We’re learning more about treatments for testicular cancer every year, and a recent study indicates that one of the most common methods used to eliminate cancerous cells could have a long-term benefit in preventing cancer from returning. Chemotherapy, which involves the infusion of intracellular poisons to kill the malevolent, unwanted cells. There are obvious side effects, including hair loss, but it has proven to be a reliable and relatively safe method of treatment.
But the long-term results of chemotherapy have not been studied in detail. This new study from the University Hospital of North Norway used a population-based cohort to examine past testicular cancer patients. They found that there was a fairly significant recurrence gap in between people who had chemotherapy and patients who had purely surgical or radiation-based treatments. Use of cisplatin-based chemotherapy was connected with a 45% reduction in the risk of developing testicular cancer again.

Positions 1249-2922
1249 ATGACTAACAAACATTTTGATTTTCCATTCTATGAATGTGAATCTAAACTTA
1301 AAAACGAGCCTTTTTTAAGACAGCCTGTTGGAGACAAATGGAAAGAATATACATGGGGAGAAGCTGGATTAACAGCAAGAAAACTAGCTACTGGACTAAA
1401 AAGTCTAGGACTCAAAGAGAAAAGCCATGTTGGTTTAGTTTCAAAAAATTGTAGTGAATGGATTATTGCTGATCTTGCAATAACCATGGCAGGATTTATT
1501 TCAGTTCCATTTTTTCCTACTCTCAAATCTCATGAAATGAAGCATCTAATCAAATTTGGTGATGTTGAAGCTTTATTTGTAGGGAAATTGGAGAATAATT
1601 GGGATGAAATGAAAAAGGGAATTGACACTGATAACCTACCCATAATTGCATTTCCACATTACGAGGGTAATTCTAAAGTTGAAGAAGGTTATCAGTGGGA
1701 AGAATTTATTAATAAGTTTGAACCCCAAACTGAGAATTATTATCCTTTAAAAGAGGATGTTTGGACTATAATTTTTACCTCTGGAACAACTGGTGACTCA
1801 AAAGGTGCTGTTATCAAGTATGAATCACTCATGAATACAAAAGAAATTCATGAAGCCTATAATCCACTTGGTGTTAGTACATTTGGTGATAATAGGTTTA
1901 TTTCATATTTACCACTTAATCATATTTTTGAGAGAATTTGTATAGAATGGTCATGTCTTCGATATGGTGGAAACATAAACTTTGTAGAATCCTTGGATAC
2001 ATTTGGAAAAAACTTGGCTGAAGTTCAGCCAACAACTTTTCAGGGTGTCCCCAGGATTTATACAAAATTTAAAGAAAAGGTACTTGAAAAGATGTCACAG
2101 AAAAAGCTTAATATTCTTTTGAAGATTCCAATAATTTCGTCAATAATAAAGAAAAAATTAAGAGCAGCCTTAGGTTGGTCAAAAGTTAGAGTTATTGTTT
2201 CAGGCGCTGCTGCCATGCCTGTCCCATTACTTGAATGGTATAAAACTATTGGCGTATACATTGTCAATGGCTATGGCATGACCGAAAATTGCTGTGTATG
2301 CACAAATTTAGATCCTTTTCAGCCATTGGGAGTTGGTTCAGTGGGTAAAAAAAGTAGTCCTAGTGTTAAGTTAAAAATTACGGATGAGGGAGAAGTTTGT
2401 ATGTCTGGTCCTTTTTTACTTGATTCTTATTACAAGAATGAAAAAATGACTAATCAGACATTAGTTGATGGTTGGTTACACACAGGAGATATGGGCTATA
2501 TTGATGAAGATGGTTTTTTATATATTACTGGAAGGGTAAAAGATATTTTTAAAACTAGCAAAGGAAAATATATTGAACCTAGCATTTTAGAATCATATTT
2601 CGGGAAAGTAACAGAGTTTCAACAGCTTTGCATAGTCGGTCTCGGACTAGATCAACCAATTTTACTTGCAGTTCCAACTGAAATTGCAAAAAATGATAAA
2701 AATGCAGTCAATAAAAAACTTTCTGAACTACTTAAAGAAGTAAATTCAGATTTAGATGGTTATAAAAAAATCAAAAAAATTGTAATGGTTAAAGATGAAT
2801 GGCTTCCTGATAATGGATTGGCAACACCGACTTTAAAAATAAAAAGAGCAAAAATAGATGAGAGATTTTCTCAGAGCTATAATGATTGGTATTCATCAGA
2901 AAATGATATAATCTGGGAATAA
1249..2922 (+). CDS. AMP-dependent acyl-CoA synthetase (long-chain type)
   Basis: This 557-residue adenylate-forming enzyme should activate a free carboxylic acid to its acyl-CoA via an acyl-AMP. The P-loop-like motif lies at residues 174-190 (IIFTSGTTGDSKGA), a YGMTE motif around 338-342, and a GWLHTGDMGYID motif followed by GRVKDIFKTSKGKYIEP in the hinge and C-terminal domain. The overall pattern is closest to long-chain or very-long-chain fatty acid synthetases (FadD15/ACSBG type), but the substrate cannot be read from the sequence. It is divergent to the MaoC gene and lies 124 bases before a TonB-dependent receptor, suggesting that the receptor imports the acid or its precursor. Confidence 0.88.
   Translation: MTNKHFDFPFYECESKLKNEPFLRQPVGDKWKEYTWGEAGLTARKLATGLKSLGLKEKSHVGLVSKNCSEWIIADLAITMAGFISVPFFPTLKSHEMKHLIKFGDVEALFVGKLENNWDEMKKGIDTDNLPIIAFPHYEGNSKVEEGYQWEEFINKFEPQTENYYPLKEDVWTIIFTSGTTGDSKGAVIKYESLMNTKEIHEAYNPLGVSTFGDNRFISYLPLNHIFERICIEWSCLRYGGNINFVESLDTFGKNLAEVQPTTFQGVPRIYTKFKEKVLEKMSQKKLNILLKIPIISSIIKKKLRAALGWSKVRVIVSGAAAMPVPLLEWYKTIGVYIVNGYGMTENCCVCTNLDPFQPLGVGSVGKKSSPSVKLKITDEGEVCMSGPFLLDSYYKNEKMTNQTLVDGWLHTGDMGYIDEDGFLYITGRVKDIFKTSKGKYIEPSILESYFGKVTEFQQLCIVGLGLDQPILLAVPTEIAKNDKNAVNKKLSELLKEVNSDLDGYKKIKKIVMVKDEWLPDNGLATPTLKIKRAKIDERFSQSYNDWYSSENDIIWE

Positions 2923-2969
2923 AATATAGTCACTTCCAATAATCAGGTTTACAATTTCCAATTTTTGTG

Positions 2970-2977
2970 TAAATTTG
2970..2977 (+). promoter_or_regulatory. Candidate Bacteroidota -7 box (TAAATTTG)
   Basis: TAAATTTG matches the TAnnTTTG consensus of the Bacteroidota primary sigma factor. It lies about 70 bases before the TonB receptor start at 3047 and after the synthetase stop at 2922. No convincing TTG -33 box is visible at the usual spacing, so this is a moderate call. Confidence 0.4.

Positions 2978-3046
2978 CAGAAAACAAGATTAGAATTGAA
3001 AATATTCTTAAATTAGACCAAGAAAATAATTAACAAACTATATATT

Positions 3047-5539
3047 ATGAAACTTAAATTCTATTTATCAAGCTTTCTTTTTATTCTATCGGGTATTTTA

Norway’s Cancer Registry is one of the country’s greatest diagnostic tools, a massive repository of information that allows scientists to access information about past patients and draw connections. The study found that the average percentage of second testicular cancers in treated patients was 4%, but patients who had been treated with chemotherapy saw that number drop to 2.8%.
It’s a promising figure, and hopefully will spur more research into the long-term effects of the practice.
Read more at the Urology Times.Get your balls in the game! Donate to the Sean Kimerling Foundation to win the battle against testicular cancer.